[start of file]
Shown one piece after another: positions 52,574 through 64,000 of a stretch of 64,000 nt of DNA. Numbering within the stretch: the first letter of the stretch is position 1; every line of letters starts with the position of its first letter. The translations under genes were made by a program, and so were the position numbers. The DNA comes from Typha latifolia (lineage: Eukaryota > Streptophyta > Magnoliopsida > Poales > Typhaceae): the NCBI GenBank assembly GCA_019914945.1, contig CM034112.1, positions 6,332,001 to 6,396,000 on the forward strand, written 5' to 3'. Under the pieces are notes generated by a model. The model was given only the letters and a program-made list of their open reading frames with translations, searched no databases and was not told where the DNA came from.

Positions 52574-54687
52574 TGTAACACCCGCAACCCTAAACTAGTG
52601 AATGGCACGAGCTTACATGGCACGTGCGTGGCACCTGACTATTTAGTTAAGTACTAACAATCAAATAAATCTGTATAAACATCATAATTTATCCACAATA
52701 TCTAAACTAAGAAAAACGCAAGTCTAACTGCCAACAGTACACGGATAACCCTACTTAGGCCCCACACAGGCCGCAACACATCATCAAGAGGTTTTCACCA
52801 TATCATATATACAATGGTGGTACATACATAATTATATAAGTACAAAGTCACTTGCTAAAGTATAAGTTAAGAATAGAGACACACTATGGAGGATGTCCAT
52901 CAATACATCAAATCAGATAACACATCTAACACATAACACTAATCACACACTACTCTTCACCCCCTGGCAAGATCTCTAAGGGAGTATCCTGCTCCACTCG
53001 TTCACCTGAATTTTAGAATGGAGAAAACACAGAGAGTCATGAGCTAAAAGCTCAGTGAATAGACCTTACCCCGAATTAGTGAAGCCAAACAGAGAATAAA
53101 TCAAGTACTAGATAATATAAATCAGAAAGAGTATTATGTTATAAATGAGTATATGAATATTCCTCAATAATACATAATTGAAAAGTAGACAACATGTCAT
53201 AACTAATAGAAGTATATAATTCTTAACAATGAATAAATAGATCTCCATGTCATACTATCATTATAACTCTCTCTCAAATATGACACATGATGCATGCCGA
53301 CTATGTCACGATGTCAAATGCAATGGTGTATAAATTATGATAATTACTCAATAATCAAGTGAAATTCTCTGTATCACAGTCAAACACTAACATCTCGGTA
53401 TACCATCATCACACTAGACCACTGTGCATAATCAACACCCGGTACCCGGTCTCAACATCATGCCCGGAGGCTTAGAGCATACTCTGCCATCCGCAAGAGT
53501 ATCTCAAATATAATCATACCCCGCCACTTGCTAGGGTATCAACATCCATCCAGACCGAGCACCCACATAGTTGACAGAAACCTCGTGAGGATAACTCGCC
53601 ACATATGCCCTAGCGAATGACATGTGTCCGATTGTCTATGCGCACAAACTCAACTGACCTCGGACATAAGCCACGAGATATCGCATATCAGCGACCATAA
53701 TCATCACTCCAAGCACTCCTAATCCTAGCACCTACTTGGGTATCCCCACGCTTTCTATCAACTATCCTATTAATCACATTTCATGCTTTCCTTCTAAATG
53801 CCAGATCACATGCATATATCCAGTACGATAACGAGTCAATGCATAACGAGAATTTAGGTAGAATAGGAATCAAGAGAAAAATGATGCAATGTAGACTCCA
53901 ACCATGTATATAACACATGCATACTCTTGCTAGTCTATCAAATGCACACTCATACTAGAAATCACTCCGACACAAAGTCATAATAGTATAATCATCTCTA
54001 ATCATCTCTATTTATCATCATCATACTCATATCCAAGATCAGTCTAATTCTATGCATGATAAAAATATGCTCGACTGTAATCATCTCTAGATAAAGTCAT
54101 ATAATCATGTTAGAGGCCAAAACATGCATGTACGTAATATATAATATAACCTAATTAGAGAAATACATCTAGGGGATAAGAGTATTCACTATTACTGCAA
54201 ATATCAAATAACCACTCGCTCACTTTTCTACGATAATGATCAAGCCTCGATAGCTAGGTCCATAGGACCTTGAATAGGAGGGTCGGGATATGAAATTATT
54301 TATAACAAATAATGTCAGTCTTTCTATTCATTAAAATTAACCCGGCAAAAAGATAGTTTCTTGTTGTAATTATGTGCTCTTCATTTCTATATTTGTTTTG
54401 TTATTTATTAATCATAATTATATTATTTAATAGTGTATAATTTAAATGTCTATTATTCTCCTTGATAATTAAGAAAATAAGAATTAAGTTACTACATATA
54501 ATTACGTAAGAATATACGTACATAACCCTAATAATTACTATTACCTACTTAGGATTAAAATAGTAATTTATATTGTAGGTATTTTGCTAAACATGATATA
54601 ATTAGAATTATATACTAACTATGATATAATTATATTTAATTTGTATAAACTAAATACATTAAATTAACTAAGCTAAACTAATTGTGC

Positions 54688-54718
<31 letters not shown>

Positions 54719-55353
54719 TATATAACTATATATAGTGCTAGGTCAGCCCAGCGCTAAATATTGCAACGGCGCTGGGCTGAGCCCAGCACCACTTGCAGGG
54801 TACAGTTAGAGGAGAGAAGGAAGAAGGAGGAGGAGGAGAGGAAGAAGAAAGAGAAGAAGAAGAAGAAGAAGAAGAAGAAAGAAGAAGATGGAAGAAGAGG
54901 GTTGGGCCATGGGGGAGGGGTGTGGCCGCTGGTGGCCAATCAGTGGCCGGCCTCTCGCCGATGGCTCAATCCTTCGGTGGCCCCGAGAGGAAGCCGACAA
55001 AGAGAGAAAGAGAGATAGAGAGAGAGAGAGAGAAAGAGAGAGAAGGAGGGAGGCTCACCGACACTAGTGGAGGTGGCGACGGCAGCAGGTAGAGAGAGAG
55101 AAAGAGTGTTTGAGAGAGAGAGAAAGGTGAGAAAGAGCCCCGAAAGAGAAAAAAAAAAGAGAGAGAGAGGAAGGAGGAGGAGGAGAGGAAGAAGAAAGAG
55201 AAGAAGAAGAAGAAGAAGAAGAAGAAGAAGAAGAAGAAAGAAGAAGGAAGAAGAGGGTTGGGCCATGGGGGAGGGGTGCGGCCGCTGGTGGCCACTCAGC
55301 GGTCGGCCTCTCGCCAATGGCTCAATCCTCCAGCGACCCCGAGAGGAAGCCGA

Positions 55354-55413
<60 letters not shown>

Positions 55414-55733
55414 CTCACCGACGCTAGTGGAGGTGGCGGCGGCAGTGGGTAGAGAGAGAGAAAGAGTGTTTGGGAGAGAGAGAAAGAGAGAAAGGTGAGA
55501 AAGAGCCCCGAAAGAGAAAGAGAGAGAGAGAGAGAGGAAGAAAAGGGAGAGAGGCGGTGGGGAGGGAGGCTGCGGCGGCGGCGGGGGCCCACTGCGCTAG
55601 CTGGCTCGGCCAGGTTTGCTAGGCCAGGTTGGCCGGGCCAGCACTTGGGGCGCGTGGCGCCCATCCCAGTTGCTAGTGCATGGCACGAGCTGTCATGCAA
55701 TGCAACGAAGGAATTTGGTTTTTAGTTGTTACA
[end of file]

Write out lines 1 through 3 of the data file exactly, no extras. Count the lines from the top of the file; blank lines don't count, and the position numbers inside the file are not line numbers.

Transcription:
Shown one piece after another: positions 52,574 through 64,000 of a stretch of 64,000 nt of DNA. Numbering within the stretch: the first letter of the stretch is position 1; every line of letters starts with the position of its first letter. The translations under genes were made by a program, and so were the position numbers. The DNA comes from Typha latifolia (lineage: Eukaryota > Streptophyta > Magnoliopsida > Poales > Typhaceae): the NCBI GenBank assembly GCA_019914945.1, contig CM034112.1, positions 6,332,001 to 6,396,000 on the forward strand, written 5' to 3'. Under the pieces are notes generated by a model. The model was given only the letters and a program-made list of their open reading frames with translations, searched no databases and was not told where the DNA came from.

Positions 52574-54687
52574 TGTAACACCCGCAACCCTAAACTAGTG